It just kept coming and coming, and finally I just said yes. I think the tipping point for me was that Chris found a woman in San Diego who takes people through story arcs. So I talked it out and she drew the story arc. Her advice was, “Please make this draft literally the shittiest thing you’ve ever written because that’s the only way you’re going to end up with a first draft.” So that’s what I did. I’m such a big believer now that when you really say yes to a commitment, things will unfold that will literally blow your mind. So for me to get an agent was, dare I say, easy. Which it’s not, but there was some kismet, some magic involved with it. And I think that’s what comes in to support us when we say yes to these adventures. I tackled it with the same mentality as the ski trip. You don’t just write, “Write a book” in your day planner. “Ski 4 million feet today.” You have to break it down.

Here’s my advice when it comes to publishing. I would say, don’t listen to all the people who are going to tell you that’s crazy, that’s never going to happen, it’s really hard to get an agent, and it’s really hard to get a book deal. Those things are true, but if you listen to all of it without saying, “I don’t know how, but I think it’s going to happen,” then…If I had listened to any of those people really seriously, I never would have written a book. I think there’s truth to the percentages of how many books make it in the world, and people let you know that to protect you from getting your hopes up, but like, get your hopes up. Put your book into the world with energy that someone, somewhere is looking for this.

CH: This was a huge goal that you had. Do you feel called to do anything else right now, any big projects coming up?  

SJ: This a good example of what’s changed for me from before the trip to know. Before the trip, I would have been able to list off all of these things on my bucket list, but now it’s very different. There’s two things on my bucket list: am I listening for what it is I’m called to do? And the second thing is, do I have the courage to say yes when I hear it?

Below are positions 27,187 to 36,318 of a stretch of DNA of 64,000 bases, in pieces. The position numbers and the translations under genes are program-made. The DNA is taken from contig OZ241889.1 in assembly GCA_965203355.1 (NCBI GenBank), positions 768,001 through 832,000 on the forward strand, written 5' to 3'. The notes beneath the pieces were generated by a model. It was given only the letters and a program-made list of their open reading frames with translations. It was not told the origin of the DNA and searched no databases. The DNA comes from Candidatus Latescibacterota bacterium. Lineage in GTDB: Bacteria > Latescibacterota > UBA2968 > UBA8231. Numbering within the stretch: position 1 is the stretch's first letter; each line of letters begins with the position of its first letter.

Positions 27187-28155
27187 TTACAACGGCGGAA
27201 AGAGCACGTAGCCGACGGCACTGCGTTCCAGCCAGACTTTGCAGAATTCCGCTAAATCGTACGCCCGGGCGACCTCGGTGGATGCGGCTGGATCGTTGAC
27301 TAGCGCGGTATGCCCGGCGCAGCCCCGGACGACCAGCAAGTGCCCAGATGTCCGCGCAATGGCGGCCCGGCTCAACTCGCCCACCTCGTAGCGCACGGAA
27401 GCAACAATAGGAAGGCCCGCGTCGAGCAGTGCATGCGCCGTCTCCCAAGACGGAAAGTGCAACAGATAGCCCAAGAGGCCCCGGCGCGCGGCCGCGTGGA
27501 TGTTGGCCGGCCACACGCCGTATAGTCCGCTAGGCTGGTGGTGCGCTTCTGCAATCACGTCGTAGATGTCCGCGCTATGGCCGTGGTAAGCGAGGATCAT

Steph SkiingCH: You meet Chris kind of in the middle of your transformation—you’re still figuring a lot of things out about who you are. There are so many opinions out there about that you have to be fully formed before you’re ready to meet your person, or if you’re vibrating at a lower frequency you’ll attract someone at that frequency.  Can you talk about the state of personal development you were in when you met and how that affected your relationship?  

SJ: When we’re vibrating at a low frequency, we’re not going to attract the best people into our lives, whether it’s partners, friends, colleagues, etcetera. I mean, this is a never-ending continual process. Before I left on the trip, as I was doing my workouts and planning things, I used to say to myself, and not even really knowing what it would mean, that I had to be my most powerful self. This trip is going to require me to be my most powerful self. I also remember thinking it’s going to be like an iceberg, I’m going to get on it, and only when I get on it will I really know what it means.

Maybe I wasn’t in that most powerful self, but I was making a declaration to myself, I’m going there. And somewhere along that rise, in the midst of that intention, along he came. And I think the same thing for him. He was pretty “evolved” already but he was working on things as well and wanting to shift frequencies. And I think we both caught each other on that “here I am, making a really intentional declaration of what I want in my life.” Do I have it yet, have I made it yet? Maybe not, but I’m going there. And I think that’s the energy that is so attractive to people. I think when we’re making intentions about moving into that space, and when we have that kind of energy, you can see it in people. You can see it in people who are beginning to self-actualize. It’s a really exciting kind of energy to be around. Here’s the thing too, no matter how high or low you are in the frequencies, I think the kind of energy that draws people in is the energy that’s moving.